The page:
Collecting B-Roll is a definite skill and will involve using the tracking head and tripod as discussed earlier. Try checking out technology videos from the likes of Android Authority, Techno Buffalo, The Verge etc. and you’ll find they always include shots of phones and computers next to pens and paper, or by running water, or in the middle of grass and plants.

In any case, the environment helps to showcase the beauty of the design and engineering and makes the shot more interesting than just a simple shot of a phone in someone’s hands. This shows off that ‘lifestyle’ again and makes everything look attractive and desirable. Once again, always record more than you think you’re going to need.

You would be surprised just how quickly you can run out of b-roll while talking so get as many shots as you can possibly think of! You can also use other types of insert footage. For example, you might want to use footage of yourself working out while talking about fitness, or you might want to use clips from other YouTube videos (being very careful about copyright of course!).

The latter you can accomplish by using various tools that allow you to download YouTube videos.A good choice is Hyper for YouTube which you can download from the Windows Store.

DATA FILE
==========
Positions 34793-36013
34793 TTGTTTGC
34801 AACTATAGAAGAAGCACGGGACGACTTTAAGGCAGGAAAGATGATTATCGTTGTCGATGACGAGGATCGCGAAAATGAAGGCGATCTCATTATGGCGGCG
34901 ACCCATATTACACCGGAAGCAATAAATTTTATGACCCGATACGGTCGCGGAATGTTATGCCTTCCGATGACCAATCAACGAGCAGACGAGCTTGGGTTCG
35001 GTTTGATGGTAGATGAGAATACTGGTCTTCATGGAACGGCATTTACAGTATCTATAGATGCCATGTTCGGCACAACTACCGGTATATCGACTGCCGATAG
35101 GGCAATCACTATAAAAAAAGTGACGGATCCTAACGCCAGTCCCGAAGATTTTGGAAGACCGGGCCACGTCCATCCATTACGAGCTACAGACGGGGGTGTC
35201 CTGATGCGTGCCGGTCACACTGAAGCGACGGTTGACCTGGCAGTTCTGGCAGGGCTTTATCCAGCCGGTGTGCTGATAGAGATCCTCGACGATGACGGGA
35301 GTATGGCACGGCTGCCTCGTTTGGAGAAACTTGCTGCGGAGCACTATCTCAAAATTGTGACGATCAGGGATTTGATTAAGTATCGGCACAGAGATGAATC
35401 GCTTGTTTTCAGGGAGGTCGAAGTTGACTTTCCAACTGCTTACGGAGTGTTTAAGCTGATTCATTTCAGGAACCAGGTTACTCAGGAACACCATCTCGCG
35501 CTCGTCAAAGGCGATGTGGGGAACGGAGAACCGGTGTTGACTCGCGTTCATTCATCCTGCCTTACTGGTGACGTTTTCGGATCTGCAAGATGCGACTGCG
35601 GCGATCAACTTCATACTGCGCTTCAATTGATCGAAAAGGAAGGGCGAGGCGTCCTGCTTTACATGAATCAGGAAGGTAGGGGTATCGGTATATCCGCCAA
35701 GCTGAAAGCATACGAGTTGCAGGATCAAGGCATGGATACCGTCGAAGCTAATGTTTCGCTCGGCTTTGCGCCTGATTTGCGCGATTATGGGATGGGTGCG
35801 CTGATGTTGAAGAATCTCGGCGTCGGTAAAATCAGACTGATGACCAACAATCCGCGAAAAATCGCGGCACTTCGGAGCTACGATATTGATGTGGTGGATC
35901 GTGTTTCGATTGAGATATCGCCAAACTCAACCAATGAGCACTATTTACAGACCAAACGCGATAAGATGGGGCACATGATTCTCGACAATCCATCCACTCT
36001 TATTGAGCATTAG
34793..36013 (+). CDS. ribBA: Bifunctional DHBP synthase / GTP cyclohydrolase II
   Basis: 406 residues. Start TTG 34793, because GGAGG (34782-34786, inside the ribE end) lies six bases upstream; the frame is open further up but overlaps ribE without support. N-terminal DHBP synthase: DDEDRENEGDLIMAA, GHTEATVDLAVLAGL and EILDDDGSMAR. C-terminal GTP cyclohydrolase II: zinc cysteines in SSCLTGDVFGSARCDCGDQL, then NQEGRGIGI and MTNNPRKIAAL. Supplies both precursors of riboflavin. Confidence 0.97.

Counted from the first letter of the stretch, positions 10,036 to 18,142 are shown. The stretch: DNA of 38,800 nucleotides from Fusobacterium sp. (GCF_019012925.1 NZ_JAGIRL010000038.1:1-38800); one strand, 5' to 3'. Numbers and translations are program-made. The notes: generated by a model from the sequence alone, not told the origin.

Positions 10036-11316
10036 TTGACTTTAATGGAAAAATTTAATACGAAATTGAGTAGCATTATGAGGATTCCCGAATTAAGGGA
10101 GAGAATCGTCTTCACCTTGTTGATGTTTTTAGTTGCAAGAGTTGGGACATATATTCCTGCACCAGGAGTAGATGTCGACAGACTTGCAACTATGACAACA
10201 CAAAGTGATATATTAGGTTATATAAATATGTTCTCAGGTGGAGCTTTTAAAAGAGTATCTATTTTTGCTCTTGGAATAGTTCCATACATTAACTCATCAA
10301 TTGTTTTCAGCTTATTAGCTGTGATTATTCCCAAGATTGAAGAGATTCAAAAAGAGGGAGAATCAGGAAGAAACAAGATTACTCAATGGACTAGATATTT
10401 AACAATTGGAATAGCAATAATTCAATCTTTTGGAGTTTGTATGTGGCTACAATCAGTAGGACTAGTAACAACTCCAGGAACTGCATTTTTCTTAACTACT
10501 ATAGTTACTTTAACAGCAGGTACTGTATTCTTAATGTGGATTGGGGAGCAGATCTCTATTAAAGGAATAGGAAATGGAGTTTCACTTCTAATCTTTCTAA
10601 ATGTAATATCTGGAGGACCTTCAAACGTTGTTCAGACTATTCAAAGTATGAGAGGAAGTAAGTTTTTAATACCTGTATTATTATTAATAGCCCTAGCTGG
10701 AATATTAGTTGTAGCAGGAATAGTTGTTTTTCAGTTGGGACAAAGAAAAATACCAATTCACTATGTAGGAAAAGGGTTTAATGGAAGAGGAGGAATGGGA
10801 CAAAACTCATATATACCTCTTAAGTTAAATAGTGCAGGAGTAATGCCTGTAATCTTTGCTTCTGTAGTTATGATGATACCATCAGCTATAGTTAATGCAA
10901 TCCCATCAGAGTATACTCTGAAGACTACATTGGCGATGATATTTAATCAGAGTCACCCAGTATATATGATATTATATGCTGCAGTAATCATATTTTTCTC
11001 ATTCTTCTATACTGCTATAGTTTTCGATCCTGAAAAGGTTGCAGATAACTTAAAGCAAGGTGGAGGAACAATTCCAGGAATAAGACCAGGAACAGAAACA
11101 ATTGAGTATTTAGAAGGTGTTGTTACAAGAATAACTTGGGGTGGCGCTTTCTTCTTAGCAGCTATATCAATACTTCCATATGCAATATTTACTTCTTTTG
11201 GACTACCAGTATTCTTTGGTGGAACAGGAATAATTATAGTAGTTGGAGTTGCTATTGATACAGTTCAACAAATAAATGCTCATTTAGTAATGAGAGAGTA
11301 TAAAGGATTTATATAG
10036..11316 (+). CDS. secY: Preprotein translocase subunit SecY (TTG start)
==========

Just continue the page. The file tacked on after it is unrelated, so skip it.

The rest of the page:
There are all manner of other ways to collect fun footage too. How about using a timelapse for example? Timelapse Pro is an app for Android, iOS and Windows that is perfect for creating timelapses of all kinds of things!


Once everything is done, you’re ready to edit your video. Open it up in your chosen video editing software and import it along with all the additional graphics, sound and other materials you intend to use. You now want to sync up your audio to your video and most programs offer easy ways for you to do this. In Adobe Premiere for example, it’s a simple matter of right clicking on both and then selecting ‘synchronise > by audio track’. Now the audio will be in-sync and you can just put the video on mute so that it is replaced by the high quality audio you recorded separately.

Now just link the audio and the footage so that any edits you make will affect both, as though they were recorded at the same time right from the start. You’ll want to line this all up so that you have your footage all in order and so that there are no awkward pauses. It’s important to keep things moving and to keep things dynamic all the way through.